- Posted by Admin
- On May 22, 2017
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- America, compost, Developed countries, developing countries, donate, EPA, EU, FAO, food waste, France, Germany, global hunger, Perishable Agricultural Commodities Act, recycle, sustainability, Sustainable Development Goals, United Nations, USDA, Zero Hunger Challenge
Last week we discussed the issue, this week we will discuss the solution…
In 2015 the U.S. government announced its National Food Loss and Waste Goal, aiming for a 50% reduction in waste by 2030, acknowledging the issue’s importance. USDA and EPA currently are working on several initiatives to improve the overall food security and sustainable use of natural resources.
Why are Resources Being Wasted?
- Financial, managerial and technical limitations in harvesting techniques; storage and cooling facilities; infrastructure; packing; marketing systems, as well as institutional and legal framework all contribute to waste.
- Inefficient practices, quality standards, confusion due to date labels and consumer being fast throwing out edible food because of over-buying, inappropriate storage as well as preparing to big meal contribute to waste.
- Consumers in developed countries often buy more because it is simply cheaper to buy in bulk. Therefore, more food may be thrown away.
- Another connected issue is raised by farmers who lose harvest when retailers pass on buying their products because of “demanded” standards, even though USDA standards are met. Although, the enacted Perishable Agricultural Commodities Act of 1930 (PACA) promotes fair trade in the fruit and vegetable industry, many farmers do not enforce this to prevent losing grocers as their customers. The unsold food is, in some cases fed to livestock, and in others it’s sent to landfills.
- According to FAO, 95% of food waste in developing countries accumulates “upstream”, meaning food that isn’t fit for human consumption.
What Can We Do?
- France started banning supermarkets from throwing away food by directing them to compost or donate expiring or unsold food.
- Germany is trying to combat the issue by focusing on reforming the expiration dates that may cause customer’s confusion.
- The European Union aims to halve food waste by 2030, by lifting existing restrictions on food donations and eliminating confusion about “best before” and “use by” labeling
- American start-ups offer less appealing, yet perfectly consumable produce at discount prices.
- The Obama administration announced a campaign that would reduce more than two million calories that Americans waste annually by 50% by 2030. The campaign focuses on improving food efficiency, recycling, decoding food labels, and finding ways to deliver food to the one-in-six Americans that are hungry.
- Globally, leading agencies are already putting an effort into developing and implementing programs on food loss and waste reduction within international frameworks such as the Sustainable Development Goals (SDGs), the Post 2015 Agenda as well as the Zero Hunger Challenge. All based on four essential pillars:
- Awareness raising on the impact of, and solutions for, food loss and waste.
- Collaboration and coordination of world-wide initiatives on food loss and waste reduction.
- Policy, strategy and program development for food loss and waste reduction.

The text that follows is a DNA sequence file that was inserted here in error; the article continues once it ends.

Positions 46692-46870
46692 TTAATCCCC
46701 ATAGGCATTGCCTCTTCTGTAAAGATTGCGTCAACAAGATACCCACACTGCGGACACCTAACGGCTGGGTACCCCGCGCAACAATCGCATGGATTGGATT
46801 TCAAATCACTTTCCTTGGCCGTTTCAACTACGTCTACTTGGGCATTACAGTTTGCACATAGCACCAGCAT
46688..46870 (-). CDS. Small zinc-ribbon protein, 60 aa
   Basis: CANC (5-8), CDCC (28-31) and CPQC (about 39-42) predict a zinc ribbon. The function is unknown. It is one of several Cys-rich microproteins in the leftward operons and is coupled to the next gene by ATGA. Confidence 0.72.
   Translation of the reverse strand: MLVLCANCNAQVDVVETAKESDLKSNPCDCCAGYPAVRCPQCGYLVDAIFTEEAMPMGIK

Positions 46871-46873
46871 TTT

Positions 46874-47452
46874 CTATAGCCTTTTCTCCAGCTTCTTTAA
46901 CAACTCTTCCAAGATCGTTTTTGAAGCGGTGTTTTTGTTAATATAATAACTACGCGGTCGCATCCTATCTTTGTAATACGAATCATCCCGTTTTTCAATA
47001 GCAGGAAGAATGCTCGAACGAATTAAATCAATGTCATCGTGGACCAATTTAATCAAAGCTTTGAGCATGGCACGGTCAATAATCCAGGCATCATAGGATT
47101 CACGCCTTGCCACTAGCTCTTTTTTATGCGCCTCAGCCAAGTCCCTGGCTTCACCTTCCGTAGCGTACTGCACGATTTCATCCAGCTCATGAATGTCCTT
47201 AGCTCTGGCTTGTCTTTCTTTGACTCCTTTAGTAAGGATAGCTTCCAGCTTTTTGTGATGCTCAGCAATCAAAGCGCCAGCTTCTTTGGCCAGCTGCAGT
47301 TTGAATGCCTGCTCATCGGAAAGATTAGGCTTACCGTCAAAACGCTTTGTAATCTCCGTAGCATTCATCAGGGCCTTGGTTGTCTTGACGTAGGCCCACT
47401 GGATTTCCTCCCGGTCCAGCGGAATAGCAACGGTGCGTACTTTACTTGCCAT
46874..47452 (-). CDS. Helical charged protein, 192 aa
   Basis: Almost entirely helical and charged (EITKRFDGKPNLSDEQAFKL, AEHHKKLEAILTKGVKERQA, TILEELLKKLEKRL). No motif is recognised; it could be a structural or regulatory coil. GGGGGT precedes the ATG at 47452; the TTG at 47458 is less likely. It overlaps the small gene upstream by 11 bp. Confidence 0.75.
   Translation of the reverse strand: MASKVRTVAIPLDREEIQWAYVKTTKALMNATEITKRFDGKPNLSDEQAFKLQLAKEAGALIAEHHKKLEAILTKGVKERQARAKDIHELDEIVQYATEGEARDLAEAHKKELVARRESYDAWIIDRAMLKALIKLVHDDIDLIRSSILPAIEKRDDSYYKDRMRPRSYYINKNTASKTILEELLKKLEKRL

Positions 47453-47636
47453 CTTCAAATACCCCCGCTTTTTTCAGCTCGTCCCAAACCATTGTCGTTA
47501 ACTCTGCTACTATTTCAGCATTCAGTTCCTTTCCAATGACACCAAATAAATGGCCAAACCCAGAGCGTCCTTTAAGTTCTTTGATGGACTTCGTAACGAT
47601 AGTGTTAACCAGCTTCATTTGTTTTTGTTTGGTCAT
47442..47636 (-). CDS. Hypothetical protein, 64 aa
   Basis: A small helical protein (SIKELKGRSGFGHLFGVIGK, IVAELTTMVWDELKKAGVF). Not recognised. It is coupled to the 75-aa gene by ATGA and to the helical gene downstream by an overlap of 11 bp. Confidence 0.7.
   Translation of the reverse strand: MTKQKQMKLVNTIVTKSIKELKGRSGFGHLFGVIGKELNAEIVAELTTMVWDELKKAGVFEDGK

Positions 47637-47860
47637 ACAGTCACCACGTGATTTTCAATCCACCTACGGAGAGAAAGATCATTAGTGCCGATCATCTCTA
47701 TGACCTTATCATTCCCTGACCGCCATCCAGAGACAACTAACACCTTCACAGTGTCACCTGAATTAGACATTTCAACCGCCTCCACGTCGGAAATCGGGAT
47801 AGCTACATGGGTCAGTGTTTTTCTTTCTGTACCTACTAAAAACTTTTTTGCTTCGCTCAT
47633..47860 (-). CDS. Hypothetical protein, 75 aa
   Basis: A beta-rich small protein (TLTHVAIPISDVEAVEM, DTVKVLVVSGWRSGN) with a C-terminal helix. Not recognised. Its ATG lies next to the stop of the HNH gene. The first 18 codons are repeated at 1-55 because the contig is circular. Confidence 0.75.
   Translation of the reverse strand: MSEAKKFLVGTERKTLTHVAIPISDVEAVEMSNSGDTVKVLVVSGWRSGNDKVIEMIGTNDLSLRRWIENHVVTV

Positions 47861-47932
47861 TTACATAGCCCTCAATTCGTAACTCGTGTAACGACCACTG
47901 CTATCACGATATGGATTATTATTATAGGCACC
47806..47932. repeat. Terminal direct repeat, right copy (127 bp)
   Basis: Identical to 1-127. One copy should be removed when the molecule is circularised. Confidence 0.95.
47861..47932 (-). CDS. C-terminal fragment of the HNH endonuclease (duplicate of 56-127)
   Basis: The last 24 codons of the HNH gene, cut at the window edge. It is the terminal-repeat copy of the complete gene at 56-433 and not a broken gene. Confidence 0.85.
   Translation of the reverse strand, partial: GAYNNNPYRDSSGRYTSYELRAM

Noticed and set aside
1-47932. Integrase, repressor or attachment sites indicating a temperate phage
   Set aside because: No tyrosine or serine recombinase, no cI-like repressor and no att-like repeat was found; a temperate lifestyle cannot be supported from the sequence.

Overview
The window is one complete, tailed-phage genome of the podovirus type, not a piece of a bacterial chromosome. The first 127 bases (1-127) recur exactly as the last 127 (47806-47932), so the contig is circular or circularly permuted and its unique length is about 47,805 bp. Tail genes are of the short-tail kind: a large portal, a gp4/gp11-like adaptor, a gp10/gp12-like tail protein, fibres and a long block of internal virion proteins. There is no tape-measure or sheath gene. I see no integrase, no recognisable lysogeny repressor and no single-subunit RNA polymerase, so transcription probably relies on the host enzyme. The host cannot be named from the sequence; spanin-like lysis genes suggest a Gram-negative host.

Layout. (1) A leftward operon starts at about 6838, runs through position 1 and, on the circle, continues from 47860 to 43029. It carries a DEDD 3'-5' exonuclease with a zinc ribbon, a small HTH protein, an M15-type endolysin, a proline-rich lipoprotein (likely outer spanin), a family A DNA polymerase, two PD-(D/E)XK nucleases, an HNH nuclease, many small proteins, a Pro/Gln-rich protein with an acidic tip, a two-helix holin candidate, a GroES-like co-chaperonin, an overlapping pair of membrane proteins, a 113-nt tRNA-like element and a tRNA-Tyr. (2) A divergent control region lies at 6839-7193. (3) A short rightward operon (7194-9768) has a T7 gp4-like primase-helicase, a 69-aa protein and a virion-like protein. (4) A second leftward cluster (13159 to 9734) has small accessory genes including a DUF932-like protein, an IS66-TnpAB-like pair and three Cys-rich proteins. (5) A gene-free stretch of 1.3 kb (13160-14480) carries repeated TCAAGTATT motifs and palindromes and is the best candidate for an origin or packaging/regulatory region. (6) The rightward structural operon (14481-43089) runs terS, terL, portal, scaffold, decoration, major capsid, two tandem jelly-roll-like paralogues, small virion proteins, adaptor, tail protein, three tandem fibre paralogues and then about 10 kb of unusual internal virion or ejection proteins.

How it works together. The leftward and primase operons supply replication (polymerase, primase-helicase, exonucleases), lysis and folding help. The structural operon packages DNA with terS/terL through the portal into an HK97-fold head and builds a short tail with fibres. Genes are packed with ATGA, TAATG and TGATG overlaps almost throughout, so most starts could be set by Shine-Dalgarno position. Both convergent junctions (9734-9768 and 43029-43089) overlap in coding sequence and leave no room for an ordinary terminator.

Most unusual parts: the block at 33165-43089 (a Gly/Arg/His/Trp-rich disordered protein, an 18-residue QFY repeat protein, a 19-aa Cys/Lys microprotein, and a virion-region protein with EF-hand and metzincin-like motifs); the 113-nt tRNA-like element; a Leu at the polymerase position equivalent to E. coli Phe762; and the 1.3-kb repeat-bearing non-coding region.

- Support to investment programs and projects, implemented by private and public sectors.
In a world with 7 billion people, growing to an estimate of 9 billion by 2050, where 795 million people are suffering from hunger, changes on an individual level can have significant impacts.
An example on how to reach the goal of reducing food waste was established through Massachusetts’ law. Grocers are required to either donate or re-purpose food, which cannot be sold. Another way to improve current situation can be seen in the voluntary initiative to change expiration dates on pre-packed food, adopted by the Food Marketing Institute and the Grocery Manufacturers Association. These regulations aim to clear up what product date labels mean. Therefore, help customers’ understanding and decrease food waste.
United Nations Environment Programme, Regional Office of North America: Food Waste: The Facts. http://www.worldfooddayusa.org/food_waste_the_facts
U.S. Department of Agriculture – Office Of the Chief Economist: OCE Home/ U.S. Food Waste Challenge/ FAQ’s https://www.usda.gov/oce/foodwaste/faqs.htm
The Atlantic: Why Americans Lead the World in Food Waste https://www.theatlantic.com/business/archive/2016/07/american-food-waste/491513/
The Guardian: Half of all US food produce is thrown away, new research suggests https://www.theguardian.com/environment/2016/jul/13/us-food-waste-ugly-fruit-vegetables-perfect
The Guardian: Reduce food waste dramatically with simple acts, says UN https://www.theguardian.com/environment/2013/jan/22/reduce-food-waste-campaigner
The Washington Post: You’re about to see a big change to the sell-by dares in food https://www.washingtonpost.com/news/wonk/wp/2017/02/16/a-barely-noticeable-change-to-how-food-is-labeled-could-save-americans-millions/?utm_term=.a3544a3f3b03
Food and Agriculture Organization of the United Nations: Home/ Themes/ Food Loss and Food Waste. FAO’s role in food loss and waste http://www.fao.org/food-loss-and-food-waste/en/
Welthungerhilfe: Global Hunger Index 2016 http://www.welthungerhilfe.de/en/ghi-interactive-map.html
Triple Pundit: Solutions to Grocery Store Food Waste
Harvard Law School Food Law and Policy Clinic (2017): Opportunities To Reduce Food Waste In The 2018 Farm Bill